THESE are exciting times to be a tertiary student. With the Singapore University of Technology and Design (SUTD) opening this April and the nascent liberal arts collaboration between Yale University and the National University of Singapore (NUS) bearing fruit, there is a plethora of domestic options for any student making critical decisions about his or her future.

Yet many promising young talents continue to flock overseas. Upward social mobility is partly culpable, with the children of baby boomers finding their parents increasingly willing to shell out for what is seen as an investment in the future. But this alone cannot explain the trend.

The key issue here is a gulf in quality, or more precisely, the perception of one, between local varsities and options overseas. The Public Service Commission (PSC) and various statutory boards continue to fund scholarships for students to study overseas at Oxbridge or the exalted Ivy League universities. In 2011, five of 72 PSC scholarship students stayed in Singapore. If the elite public service institutions continue to favour these institutions, can we expect Singaporeans to assume otherwise?

Local varsities have made significant gains in university league tables, with NUS ranked 28th and Nanyang Technological University (NTU) 59th in the latest QS World University Rankings. Despite this, decades-old perceptions are hard to break.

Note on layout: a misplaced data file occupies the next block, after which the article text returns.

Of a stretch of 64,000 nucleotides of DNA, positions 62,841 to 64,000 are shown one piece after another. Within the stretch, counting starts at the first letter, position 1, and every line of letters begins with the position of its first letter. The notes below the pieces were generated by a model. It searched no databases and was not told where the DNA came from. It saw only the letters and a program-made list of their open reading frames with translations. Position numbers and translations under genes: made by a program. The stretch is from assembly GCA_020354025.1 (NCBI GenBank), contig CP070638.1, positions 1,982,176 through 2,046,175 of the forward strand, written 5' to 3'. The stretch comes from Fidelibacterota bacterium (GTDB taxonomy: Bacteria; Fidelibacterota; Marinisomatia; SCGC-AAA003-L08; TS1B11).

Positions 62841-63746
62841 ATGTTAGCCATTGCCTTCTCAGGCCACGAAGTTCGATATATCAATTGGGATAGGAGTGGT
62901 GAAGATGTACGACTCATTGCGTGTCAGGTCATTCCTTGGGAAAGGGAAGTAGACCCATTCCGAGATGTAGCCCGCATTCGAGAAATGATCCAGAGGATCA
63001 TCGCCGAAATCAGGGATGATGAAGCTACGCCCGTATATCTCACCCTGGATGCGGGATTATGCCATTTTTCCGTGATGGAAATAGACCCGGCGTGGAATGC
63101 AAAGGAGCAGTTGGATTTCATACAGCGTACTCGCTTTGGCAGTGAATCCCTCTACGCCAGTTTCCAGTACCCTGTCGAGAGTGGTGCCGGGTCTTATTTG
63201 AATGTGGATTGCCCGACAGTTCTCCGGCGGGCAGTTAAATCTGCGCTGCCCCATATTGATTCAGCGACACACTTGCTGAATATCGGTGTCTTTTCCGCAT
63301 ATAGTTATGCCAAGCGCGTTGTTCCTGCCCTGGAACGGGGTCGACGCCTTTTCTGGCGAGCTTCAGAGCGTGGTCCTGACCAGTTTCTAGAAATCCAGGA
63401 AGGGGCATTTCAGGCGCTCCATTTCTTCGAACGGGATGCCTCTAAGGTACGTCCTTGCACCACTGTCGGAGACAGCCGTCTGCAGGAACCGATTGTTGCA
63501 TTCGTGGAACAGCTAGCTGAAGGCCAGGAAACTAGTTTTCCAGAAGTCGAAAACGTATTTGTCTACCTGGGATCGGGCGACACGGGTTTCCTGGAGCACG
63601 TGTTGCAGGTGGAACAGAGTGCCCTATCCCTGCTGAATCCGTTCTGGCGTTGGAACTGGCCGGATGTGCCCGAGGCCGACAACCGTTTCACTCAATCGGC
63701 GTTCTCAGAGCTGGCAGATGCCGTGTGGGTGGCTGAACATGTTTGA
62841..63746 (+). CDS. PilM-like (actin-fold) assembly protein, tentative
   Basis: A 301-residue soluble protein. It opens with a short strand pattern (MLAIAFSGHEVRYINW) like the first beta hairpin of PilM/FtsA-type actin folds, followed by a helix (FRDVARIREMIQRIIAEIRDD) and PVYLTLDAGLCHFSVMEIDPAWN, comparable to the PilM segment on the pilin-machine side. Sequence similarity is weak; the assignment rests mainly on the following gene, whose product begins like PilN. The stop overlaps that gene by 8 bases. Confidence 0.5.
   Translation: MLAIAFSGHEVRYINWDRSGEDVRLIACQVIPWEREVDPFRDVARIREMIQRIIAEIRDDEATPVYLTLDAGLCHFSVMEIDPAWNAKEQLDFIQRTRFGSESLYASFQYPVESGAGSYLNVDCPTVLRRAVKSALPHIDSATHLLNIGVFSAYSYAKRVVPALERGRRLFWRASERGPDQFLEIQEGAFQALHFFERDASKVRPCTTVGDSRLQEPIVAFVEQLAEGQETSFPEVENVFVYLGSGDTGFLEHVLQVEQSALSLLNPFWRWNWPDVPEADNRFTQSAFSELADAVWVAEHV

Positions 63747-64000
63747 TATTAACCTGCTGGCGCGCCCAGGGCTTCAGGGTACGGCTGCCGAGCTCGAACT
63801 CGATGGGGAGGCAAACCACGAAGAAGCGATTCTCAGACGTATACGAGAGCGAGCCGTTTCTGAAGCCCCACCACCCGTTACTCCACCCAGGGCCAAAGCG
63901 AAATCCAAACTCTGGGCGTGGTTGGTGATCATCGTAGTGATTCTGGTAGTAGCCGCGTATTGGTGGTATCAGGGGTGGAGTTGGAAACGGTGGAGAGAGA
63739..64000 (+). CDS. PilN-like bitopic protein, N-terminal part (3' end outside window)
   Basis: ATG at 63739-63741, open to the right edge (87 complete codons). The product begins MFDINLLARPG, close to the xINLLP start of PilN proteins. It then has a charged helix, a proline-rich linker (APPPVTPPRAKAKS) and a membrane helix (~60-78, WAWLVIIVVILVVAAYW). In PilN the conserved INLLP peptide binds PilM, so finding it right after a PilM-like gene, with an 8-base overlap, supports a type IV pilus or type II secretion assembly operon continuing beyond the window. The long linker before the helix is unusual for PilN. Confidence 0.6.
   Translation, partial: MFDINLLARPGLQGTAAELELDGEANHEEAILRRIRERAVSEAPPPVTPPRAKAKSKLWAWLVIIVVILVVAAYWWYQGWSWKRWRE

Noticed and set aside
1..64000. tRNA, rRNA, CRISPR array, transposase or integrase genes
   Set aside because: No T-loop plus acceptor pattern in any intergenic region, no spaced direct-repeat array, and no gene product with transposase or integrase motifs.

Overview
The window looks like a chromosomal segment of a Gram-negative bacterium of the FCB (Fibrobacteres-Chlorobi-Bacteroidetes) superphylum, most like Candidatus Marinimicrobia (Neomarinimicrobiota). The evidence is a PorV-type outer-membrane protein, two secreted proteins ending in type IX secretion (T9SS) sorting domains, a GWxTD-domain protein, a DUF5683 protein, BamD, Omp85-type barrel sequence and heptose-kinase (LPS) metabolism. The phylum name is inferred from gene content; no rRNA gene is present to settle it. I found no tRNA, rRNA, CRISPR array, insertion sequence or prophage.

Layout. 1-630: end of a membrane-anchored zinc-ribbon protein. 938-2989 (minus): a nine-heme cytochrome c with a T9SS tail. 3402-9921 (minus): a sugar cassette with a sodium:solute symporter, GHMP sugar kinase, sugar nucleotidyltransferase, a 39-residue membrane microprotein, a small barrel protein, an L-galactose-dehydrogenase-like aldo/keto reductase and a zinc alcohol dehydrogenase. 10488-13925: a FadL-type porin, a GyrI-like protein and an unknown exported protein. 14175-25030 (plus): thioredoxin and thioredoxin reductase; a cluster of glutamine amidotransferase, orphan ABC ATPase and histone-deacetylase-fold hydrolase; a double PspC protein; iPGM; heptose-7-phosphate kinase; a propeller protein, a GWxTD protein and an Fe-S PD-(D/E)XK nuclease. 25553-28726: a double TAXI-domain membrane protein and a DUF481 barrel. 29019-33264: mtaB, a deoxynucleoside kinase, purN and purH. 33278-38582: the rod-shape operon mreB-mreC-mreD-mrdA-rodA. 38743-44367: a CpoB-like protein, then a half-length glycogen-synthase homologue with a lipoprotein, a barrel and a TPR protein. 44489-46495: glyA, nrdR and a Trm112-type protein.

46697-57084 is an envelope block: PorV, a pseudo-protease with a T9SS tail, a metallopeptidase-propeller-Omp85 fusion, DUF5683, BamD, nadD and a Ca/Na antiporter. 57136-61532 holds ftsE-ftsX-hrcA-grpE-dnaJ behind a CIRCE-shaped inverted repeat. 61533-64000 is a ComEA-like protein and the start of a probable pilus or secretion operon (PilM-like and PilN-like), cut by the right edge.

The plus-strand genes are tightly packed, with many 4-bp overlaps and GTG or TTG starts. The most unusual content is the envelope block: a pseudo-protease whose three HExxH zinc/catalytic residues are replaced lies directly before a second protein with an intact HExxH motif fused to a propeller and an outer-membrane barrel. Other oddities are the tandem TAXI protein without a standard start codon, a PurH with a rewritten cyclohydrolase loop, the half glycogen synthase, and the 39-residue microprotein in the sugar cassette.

Most young Singaporeans are happy with local institutions. But many continue to pine for studies abroad. There is the stereotype that the academic culture overseas is one of 'personal discovery' as opposed to study and rote. Others want to escape sheltered Singapore and years of parental supervision. The long histories and traditions of many foreign universities are a draw. Studying overseas can also satiate wanderlust.

But a foreign education is not without its detractors. Going overseas can weaken social bonds and future networks here. Since 2009, SingTel and Keppel Corp have offered only local scholarships believing that this prepares future employees better for a career in a Singapore- based company. Studying medicine locally, for instance, will ensure familiarity with the tropical diseases and problems that plague Singaporeans, who will form the bulk of their future patients. Singapore's universities also boast top-tier departments and experts in various subjects such as South-east Asian studies.

Local varsities offer ample opportunities for independent living and cultural exchange for students via student exchange programmes and internships to places from Silicon Valley to Bangalore.

With more foreign students and lecturers, Singapore lecture halls and classrooms are fast becoming melting pots offering an eclectic mix of cultures and traditions. Local universities have poured millions into scholarships and programmes to lure the brightest students.